The appellants in the present case, Hamdard National Foundation and Hamdard Dawakhana, had filed this appeal praying for an injunction against the respondent’s use of the trademark ‘Dil Afza’, alleging that it infringed their popular trademark ‘Rooh Afza’, registered under Indian trademark law since 1942. 

The appellants argued that the mark as well as the design and cover of the respondents’ product is “deceptively similar” to that of the appellants. They issued a cease-and-desist order against the respondents to stop them from using the registered mark.

The appellants filed a suit in High Court seeking an injunction against the respondents but the suit was dismissed by a single judge bench. Arguments of the appellants that both the parts of the mark, ‘Rooh’ and ‘Afza’ deserve protection under the law, even separately was rejected. The judgment was ruled in favor of the respondents stating that the mark only deserves protection as a whole, and the respondents’ mark is not infringing the trademark as the words Rooh and Dil, while both entailing deep emotions, cannot reasonably be assumed to cause confusion in the minds of the average consumer.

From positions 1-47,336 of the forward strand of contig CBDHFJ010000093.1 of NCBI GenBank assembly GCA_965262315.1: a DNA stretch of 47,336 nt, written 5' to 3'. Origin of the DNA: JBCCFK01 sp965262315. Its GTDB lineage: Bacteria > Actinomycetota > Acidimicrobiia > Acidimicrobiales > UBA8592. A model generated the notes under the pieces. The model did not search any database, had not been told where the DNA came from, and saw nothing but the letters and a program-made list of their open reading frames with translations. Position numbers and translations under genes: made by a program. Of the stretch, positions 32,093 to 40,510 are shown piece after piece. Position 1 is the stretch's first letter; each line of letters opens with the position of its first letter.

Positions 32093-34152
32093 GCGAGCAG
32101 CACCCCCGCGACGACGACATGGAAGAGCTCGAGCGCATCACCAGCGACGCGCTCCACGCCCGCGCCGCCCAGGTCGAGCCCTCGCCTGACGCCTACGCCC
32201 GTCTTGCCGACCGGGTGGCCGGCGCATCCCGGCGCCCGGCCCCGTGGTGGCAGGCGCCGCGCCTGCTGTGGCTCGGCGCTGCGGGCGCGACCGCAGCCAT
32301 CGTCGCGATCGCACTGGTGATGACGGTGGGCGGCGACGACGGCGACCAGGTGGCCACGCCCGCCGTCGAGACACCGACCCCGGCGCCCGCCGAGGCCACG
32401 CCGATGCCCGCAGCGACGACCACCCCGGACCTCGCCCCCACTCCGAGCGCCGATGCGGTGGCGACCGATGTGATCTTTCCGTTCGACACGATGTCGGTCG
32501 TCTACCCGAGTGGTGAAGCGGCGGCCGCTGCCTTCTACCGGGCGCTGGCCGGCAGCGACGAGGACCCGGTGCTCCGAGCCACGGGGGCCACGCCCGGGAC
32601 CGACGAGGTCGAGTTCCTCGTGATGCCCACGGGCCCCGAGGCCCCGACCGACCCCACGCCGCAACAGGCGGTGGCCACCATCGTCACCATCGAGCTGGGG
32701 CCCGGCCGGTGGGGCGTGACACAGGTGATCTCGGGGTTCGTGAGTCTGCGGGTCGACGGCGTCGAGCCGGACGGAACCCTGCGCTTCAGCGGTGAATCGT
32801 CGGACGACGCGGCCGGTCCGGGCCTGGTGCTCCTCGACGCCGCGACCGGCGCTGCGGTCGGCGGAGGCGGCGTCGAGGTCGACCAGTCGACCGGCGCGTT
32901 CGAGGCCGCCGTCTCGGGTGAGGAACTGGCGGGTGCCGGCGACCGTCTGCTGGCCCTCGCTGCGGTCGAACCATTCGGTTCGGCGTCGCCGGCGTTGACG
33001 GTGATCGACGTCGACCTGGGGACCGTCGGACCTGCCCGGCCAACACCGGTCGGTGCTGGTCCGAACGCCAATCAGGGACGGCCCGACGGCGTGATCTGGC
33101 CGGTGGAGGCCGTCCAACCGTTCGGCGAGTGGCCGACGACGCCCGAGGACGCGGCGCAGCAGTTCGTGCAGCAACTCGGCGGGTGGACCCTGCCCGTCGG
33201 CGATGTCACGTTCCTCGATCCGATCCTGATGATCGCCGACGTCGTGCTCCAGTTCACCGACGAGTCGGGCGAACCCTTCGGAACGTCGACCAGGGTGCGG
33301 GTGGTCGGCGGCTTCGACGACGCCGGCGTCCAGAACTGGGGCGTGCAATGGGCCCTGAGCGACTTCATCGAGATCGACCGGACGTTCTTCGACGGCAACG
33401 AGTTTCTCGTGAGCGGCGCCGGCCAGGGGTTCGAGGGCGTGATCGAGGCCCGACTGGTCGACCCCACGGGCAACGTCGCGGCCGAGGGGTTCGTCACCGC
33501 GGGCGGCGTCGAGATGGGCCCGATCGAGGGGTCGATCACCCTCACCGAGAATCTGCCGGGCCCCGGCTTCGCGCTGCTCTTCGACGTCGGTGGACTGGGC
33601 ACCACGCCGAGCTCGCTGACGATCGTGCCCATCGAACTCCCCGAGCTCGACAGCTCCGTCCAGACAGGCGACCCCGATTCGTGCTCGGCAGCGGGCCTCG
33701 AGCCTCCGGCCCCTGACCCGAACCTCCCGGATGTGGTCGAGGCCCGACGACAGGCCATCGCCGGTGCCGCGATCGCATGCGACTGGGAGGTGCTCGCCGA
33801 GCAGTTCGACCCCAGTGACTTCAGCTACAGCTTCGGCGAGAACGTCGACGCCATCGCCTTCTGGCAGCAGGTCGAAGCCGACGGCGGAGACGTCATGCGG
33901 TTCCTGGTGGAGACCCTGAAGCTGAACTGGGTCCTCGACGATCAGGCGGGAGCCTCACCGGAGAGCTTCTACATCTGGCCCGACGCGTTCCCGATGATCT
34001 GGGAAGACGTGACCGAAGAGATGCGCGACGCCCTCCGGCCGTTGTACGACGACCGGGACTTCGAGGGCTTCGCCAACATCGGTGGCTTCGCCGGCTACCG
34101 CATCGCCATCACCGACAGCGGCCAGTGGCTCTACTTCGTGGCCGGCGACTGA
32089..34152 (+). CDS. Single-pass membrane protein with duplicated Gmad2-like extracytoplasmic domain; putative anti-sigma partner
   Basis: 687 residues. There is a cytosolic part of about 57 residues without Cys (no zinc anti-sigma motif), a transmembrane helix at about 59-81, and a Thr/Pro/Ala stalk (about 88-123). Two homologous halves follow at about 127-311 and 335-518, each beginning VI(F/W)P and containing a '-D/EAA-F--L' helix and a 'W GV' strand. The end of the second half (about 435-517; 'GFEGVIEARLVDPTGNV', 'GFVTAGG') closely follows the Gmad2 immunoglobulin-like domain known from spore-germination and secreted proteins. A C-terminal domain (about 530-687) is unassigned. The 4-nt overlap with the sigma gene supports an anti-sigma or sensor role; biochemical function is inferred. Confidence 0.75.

Against this decision of the single judge, the present appeal was filed. The division bench of the High Court overturned the judgment of the single judge and ruled in favor of the appellants.


In the present case,  the Delhi High Court noted that “Rooh Afza” is a strong mark and hence, it needs strong protection because higher the strength of the mark, higher the requirement of protection as it is more likely that such trademark would be subjected to piracy as  to gain undue advantage from its goodwill.